Serge Ibaka's return from knee surgery should boost Oklahoma City defense

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Oklahoma City Thunder players, from left, Nick Collison, Kevin Durant, Russell Westbrook, Serge Ibaka and Steven Adams pose for a photo during media day in Oklahoma City, Monday, Sept. 28, 2015. (AP Photo/Sue Ogrocki)

OKLAHOMA CITY — Much of the buzz around the Oklahoma City Thunder has been about Kevin Durant's return.

Serge Ibaka's comeback is nearly as important. The three-time member of the All-Defense first team and two-time league blocks leader missed the final month last season while recovering from knee surgery and, without him, Oklahoma City's defense tanked.

In 64 games with Ibaka, the Thunder allowed 99.9 points per game. In 18 games without him, Oklahoma City surrendered 108.3 points. The Thunder went 10-8 during that final stretch and missed the playoffs.

Now the 6-foot-10 power forward who Durant calls the key to their success has been cleared to play.

"I feel great," Ibaka said at media day on Monday. "I feel great. Can't wait. I'm ready to go."

With Ibaka back, it makes everyone's job easier. The improving offensive player averaged 14.3 points and 7.8 rebounds last season.

"It just adds a different dynamic for us," Durant said. "It makes us a little bit more long and athletic. He's one of the best shot blockers in the league. The most athletic two-way player for his position. Having him on the floor changes a lot for us. We definitely missed him last season, as you've seen, and he's the key to our success."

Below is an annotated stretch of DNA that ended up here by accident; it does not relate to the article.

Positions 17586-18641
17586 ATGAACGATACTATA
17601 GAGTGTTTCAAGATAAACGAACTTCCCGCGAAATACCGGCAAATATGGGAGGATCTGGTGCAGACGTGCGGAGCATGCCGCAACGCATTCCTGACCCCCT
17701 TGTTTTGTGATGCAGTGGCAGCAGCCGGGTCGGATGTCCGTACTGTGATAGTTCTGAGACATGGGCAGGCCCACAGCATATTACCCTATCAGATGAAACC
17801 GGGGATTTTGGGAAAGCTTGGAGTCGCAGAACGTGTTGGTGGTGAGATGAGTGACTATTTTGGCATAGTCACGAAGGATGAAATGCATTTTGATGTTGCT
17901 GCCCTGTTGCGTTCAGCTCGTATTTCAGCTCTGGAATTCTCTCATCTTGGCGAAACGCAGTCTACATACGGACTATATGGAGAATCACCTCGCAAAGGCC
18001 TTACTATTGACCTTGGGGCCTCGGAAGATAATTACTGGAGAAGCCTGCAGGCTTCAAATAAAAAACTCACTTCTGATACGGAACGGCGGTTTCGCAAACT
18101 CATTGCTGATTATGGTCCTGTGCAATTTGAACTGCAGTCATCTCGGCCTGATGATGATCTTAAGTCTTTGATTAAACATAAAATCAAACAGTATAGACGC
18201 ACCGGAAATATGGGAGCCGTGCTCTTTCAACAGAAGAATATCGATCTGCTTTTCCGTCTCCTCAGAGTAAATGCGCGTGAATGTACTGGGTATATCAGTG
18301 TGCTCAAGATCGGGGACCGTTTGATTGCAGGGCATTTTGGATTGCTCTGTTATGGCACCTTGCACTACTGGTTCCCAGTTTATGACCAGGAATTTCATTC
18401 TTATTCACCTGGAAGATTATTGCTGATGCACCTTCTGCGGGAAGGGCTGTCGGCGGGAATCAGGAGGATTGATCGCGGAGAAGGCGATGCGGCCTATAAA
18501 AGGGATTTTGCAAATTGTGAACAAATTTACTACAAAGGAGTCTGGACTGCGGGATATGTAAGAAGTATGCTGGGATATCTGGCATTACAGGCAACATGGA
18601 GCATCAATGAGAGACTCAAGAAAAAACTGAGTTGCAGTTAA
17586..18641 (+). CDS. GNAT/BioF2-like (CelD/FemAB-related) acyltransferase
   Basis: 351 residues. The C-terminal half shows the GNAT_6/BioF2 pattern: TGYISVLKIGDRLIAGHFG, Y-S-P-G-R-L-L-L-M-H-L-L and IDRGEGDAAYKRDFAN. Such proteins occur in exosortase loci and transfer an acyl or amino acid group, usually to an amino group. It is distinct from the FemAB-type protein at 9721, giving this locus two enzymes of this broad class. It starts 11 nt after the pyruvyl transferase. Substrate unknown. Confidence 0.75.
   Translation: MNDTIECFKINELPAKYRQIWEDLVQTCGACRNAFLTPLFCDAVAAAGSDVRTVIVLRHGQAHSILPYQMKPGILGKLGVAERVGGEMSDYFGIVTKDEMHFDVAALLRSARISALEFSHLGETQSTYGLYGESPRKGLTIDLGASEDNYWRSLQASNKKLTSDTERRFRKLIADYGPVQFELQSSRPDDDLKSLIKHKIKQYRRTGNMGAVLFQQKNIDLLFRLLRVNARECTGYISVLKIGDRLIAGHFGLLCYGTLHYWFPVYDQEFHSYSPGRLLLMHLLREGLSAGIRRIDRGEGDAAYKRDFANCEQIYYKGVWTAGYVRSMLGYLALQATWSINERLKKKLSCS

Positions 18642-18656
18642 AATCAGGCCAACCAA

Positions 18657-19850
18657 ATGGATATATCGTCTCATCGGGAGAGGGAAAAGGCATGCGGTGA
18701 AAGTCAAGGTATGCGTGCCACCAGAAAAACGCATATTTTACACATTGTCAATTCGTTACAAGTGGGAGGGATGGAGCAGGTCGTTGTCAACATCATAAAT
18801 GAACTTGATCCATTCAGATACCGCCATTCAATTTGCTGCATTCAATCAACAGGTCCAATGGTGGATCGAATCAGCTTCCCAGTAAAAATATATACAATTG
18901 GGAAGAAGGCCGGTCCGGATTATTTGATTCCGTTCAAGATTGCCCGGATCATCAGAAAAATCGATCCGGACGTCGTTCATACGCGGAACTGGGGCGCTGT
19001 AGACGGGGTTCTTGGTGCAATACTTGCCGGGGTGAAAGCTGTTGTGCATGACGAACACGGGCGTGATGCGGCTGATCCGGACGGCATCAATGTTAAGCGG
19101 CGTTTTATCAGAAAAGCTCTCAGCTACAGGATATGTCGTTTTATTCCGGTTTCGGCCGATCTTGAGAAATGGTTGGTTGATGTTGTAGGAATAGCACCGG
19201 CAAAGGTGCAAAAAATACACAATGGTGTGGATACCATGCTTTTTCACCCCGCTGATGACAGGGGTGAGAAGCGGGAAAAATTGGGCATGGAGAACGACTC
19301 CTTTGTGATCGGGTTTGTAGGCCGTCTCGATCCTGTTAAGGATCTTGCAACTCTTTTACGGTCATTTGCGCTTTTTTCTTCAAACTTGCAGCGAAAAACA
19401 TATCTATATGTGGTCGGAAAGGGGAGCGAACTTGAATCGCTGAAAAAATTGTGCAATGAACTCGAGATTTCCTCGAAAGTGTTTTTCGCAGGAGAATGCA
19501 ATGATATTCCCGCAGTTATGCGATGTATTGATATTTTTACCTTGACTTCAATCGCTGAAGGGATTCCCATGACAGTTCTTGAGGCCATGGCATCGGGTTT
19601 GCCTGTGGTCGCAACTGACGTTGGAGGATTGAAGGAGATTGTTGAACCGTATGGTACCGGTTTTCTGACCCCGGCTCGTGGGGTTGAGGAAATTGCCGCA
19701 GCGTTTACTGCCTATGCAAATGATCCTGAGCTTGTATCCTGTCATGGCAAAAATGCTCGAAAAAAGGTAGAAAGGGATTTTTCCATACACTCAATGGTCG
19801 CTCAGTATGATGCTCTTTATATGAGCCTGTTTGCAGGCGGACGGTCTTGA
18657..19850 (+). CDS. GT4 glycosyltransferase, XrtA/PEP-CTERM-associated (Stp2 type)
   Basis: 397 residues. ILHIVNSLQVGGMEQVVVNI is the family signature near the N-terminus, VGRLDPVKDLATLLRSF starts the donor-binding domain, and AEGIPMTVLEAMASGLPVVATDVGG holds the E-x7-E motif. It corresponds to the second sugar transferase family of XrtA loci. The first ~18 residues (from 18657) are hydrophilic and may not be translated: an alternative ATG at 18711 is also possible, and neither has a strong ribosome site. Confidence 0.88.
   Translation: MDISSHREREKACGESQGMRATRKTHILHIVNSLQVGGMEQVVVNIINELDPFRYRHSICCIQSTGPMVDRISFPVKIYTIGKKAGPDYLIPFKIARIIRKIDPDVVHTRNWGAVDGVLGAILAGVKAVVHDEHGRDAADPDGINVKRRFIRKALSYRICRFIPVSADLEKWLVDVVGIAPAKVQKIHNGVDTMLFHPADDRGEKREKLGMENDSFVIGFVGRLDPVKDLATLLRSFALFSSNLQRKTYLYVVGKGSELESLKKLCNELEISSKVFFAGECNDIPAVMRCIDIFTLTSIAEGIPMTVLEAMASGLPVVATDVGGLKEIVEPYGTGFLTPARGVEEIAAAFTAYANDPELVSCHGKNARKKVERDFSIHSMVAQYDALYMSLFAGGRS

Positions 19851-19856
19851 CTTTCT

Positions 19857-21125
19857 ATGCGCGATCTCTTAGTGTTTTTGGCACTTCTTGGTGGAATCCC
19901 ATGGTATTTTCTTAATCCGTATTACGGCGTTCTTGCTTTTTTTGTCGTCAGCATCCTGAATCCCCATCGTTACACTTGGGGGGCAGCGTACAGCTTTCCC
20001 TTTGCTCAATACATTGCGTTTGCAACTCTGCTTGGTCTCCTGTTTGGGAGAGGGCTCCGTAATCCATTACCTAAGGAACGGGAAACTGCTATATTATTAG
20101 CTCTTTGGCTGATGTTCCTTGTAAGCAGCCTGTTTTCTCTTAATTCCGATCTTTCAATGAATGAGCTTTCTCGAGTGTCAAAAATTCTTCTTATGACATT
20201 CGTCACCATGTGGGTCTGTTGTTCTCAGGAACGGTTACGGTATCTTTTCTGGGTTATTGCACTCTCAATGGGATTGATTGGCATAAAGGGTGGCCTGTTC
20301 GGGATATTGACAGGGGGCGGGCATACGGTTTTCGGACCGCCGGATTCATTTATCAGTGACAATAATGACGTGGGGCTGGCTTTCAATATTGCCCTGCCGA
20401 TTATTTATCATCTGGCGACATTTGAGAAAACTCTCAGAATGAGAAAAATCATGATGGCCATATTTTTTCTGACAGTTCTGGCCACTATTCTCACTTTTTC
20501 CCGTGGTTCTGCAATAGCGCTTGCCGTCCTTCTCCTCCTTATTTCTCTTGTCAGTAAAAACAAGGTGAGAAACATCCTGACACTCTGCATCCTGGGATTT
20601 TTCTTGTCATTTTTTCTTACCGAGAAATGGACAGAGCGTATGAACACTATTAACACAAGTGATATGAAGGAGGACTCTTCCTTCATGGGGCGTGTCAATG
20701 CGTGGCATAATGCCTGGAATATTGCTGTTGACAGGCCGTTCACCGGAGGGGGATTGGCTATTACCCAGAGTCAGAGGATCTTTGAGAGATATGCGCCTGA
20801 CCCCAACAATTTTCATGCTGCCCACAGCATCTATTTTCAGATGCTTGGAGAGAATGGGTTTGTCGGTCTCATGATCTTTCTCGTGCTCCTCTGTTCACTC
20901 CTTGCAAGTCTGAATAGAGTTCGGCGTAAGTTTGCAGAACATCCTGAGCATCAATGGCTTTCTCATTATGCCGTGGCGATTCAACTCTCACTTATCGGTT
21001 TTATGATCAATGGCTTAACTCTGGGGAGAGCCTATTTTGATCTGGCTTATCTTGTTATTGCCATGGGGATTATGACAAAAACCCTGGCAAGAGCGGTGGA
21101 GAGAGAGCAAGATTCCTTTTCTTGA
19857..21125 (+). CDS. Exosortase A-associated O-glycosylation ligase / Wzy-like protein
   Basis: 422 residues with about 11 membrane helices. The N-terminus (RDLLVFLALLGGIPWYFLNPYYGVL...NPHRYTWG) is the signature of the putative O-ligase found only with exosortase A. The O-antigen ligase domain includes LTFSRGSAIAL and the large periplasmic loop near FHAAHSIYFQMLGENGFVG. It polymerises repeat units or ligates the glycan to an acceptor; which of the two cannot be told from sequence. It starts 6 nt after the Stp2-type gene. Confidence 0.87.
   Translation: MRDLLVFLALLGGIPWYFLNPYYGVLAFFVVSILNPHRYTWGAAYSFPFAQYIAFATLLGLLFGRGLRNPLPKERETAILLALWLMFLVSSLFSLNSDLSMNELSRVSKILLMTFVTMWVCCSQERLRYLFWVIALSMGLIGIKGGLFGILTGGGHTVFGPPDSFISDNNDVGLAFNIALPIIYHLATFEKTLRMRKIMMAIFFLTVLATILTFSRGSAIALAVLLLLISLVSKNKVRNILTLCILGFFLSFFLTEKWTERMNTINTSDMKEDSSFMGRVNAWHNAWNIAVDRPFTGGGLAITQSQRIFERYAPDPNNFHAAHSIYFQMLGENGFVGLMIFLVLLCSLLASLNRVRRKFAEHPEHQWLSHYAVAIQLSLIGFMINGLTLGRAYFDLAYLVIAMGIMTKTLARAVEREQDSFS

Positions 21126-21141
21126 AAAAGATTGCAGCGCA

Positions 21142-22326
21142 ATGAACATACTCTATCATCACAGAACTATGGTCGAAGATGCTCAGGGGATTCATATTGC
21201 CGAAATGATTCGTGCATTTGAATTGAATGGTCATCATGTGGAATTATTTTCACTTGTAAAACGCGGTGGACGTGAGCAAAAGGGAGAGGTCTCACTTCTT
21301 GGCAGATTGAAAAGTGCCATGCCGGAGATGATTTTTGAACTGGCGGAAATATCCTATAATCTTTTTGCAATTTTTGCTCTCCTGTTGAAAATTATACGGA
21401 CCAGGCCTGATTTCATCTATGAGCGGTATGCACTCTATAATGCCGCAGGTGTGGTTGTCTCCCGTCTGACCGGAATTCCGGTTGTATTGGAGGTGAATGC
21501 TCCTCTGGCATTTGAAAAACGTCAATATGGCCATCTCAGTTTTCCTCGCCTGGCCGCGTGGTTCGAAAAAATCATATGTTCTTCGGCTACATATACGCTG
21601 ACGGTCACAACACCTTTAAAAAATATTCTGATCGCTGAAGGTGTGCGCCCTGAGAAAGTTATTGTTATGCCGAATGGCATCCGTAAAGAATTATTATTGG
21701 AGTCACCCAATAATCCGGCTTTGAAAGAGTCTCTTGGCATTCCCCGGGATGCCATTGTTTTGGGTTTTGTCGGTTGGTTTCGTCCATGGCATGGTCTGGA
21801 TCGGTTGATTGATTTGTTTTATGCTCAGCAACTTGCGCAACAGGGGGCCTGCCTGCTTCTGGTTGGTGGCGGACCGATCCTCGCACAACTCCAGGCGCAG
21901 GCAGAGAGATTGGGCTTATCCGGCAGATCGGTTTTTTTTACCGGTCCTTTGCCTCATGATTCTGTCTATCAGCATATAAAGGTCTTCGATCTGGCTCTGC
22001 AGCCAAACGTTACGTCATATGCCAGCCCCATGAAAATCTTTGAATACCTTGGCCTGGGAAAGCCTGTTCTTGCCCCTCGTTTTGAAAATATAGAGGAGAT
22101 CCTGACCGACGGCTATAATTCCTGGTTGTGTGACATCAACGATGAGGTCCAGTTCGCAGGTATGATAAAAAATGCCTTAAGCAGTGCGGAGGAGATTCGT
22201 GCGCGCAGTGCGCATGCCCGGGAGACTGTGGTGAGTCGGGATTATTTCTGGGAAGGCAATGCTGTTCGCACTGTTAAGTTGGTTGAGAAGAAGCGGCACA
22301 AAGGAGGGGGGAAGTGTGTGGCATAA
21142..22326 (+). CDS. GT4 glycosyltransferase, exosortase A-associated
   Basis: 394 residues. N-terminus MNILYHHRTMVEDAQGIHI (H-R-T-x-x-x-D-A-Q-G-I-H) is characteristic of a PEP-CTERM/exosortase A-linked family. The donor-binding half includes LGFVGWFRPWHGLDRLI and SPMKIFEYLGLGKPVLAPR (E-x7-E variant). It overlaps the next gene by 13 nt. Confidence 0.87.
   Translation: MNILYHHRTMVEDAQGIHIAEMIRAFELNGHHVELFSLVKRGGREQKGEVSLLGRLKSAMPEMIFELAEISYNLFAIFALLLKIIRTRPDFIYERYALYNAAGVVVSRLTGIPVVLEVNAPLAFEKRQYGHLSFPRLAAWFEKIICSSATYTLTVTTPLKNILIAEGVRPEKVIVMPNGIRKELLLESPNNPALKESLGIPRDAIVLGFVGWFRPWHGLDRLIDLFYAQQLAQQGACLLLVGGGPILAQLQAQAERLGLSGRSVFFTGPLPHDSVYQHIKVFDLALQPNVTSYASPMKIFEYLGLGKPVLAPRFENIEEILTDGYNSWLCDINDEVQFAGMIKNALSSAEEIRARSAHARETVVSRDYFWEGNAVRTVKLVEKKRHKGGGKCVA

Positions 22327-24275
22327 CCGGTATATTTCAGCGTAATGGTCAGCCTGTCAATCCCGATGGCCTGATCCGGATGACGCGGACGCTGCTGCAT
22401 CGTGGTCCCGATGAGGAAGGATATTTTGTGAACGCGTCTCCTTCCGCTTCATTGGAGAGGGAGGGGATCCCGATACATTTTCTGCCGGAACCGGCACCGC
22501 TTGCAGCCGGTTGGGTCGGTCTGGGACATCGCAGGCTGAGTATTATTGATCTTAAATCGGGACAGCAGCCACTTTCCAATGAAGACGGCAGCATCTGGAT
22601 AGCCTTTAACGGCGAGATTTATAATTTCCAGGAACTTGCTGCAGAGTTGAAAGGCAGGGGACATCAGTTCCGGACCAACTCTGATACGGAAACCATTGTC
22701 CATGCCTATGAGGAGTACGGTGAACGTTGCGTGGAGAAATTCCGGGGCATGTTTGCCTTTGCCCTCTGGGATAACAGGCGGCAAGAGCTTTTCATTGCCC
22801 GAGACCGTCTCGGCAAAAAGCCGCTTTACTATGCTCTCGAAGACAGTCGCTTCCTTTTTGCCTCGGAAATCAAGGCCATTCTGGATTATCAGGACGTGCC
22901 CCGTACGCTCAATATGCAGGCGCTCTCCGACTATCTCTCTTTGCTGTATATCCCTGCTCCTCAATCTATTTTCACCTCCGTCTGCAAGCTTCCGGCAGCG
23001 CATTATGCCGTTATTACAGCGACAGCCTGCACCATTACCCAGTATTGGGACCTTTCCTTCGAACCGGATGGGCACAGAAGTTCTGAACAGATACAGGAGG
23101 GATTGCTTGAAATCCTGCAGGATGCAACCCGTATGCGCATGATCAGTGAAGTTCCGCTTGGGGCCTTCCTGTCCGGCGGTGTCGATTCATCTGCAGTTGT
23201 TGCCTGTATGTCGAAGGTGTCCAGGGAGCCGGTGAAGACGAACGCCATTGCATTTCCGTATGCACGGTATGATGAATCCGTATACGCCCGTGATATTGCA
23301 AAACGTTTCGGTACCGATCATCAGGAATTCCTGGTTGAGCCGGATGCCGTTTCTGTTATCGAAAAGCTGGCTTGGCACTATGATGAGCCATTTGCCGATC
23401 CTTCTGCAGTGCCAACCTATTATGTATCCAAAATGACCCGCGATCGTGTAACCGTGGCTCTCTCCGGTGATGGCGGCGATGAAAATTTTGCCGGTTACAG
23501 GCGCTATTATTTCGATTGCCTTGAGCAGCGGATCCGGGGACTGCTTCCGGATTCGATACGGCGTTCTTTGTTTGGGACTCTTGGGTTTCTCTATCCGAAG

Ibaka's importance was notable when he was injured before the 2014 Western Conference finals against San Antonio. Ibaka suffered a left calf strain and was thought to be out for the season. He missed the first two games of the series, and San Antonio cruised in both games. A hobbled Ibaka returned, and the Thunder won games 3 and 4 before dropping the series in six games.

This summer wasn't completely smooth for Ibaka, with the Republic of the Congo native sitting out the NBA Africa game on Aug. 1 for precautionary reasons.

"At different points during the summer, he's had some discomfort," Thunder general manager Sam Presti said. "He saw his surgeon. He's had regular checkups with his surgeon. The surgeon has continued to feel very confident and encourage him to move and play, and he's fully cleared."

Presti said Ibaka might not play every preseason game, but that's normal for the team's top players.

Last season, Ibaka made 77 3-pointers after making just 45 the previous five years. He continued to work on rounding out his game in the offseason.

"I've been working on my game, working on getting better," he said. "I don't want to complicate my game. My main focus is defense, like always. Offensively, I'm trying to do the things I've been doing in terms of getting better and better."

Ibaka's offseason work left an impression on Presti.

"I think Serge may have had the best summer of any of our players, in terms of just improvement in overall game," Presti said. "He's shooting the ball well. His passing has really improved."

Ibaka smiled when asked about Presti's comment.

"It feels great when your GM says something like that about you," he said. "That means you're working hard."

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